Ensuring quality data is accessible is crucial in facilitating a move towards long-term, sustainable integration. “The current crisis has highlighted the sore lack of an integrated data system,” said Daniel. Capacity Tracker and Care Quality Commission (CQC) data collection tools are starting fill these gaps but remain disconnected, with a majority of local authorities in England continuing to rely on their right to collect data independently. This practice stands even though data is being centrally collected and disseminated across most of the sector. “The disparate nature of care services means that there has been an unwillingness to gather data in a collective way,” explained Daniel. This factor had an impact on the spread of Covid-19: while hospitals beds were being cleared very effectively and very quickly, not enough attention was placed on where people were being discharged to and the risks of spreading the infection were not tightly controlled enough.
Adapt to survive
Covid-19 is changing things. Daniel cited reports by regional care managers that feed into local systems as a major steppingstone. “After a few months of lockdown,” he said, “we are starting to recognise the power of reliable data systems.”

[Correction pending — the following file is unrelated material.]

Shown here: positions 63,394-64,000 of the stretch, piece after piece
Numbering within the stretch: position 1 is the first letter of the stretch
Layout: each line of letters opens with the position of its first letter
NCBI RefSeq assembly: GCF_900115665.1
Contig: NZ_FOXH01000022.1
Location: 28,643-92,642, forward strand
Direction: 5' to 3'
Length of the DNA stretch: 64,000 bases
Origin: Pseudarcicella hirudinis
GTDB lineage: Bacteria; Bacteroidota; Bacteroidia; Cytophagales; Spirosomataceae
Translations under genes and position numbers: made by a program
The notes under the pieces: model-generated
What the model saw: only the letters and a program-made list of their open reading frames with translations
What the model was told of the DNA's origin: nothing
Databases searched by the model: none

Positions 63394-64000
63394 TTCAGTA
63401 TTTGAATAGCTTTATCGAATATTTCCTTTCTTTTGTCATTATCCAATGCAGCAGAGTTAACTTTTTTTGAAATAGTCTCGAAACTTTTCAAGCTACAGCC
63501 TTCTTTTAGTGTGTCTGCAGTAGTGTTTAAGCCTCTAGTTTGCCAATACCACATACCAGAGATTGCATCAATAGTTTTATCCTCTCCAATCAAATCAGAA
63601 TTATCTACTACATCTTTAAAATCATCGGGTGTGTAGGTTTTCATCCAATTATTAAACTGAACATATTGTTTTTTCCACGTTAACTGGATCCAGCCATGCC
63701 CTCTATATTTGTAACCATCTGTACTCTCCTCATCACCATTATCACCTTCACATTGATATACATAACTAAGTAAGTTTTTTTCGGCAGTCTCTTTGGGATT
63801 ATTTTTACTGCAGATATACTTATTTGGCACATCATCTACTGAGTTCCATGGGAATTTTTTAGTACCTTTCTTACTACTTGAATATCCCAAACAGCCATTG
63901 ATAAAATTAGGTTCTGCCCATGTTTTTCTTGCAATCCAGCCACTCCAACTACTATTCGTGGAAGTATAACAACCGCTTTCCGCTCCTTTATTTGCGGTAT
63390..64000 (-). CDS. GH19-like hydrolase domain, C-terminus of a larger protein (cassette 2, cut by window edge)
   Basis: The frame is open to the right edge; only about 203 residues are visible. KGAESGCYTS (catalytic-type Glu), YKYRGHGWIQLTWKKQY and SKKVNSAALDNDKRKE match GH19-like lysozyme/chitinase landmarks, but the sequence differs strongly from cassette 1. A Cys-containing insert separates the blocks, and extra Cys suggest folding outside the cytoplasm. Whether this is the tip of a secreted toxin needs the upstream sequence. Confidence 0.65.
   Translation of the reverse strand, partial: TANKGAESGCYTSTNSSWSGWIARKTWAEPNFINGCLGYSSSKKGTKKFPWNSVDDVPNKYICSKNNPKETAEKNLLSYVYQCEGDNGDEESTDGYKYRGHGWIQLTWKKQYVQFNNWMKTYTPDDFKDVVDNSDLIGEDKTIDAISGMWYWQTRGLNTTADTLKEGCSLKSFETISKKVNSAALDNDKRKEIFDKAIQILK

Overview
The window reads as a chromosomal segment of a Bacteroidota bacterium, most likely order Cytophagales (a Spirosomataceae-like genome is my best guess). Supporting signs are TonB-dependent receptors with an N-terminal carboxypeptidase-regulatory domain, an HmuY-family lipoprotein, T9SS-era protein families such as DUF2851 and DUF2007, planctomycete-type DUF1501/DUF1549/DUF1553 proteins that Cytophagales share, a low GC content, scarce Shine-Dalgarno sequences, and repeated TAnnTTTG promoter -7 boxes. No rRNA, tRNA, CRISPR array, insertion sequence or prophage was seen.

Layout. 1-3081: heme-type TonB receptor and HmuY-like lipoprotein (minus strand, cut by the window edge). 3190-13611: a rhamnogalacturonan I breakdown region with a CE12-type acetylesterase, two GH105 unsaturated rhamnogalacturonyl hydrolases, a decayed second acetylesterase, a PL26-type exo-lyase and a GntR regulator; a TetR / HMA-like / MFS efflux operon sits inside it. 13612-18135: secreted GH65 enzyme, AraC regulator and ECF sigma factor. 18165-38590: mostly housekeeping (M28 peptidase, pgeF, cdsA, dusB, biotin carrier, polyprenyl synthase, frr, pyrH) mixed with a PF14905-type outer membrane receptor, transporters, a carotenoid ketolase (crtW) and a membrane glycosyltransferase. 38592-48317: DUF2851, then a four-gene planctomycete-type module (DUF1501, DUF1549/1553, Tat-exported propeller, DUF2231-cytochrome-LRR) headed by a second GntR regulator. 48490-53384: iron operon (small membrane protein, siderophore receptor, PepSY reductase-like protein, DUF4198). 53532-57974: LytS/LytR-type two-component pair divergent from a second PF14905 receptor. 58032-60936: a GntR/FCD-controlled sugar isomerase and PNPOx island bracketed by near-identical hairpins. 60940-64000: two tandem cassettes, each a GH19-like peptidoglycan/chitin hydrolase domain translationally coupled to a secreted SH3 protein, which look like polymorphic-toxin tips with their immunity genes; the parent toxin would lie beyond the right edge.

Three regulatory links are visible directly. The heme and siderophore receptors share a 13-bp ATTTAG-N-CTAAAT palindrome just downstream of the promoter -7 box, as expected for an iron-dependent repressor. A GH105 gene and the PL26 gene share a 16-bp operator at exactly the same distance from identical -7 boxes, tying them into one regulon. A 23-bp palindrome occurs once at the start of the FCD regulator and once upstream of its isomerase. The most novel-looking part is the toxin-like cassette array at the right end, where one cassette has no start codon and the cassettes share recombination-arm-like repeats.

As Daniel noted, there should be no going back from the momentous shift towards embracing tech that we are currently seeing. “Digital transformation and true integration in the sector will only create value in people’s quality of life when we have the right infrastructure and facilities in place,” he concluded.
Also heralding the wave of digital change that has resulted from Covid-19 was Gavin Bashar, Managing Director of Tunstall Healthcare UK & Ireland, the conference’s final speaker. “Digitisation has clearly come along at the right time,” reflected Gavin. The health and care technology company he leads has long pioneered person-centred solutions to support vulnerable people with a range of monitoring solutions. “Twenty-five years ago, these opportunities were simply not there,” he added.
Exploring this theme, Gavin stressed that in implementing any integrated solution, whether that be digital or otherwise, the benefit must reflect the nature of integration and be collective. “solutions must not just benefit one side of the equation,” he said, “and evidence-based healthcare will be needed to drive this change.”
This is particularly pertinent during the Covid-19 crisis where the political need to provide quick solutions presents a danger that better and more sustainable solutions are missed. Drawing the balance between meeting immediate needs and taking a more holistic view on the longer-term requirements for patients, residents and the sector is proving critically important, the speakers reflected.
“If there could be any silver lining, it is that the appetite for digital change has been highlighted by Covid-19,” said Gavin. In his view, the adoption of remote monitoring, which has been enforced by this crisis, should now become standard practice. It seemed that a consensus was reached; a continued and accelerated approach to health and care integration through digital transformation is now absolutely essential.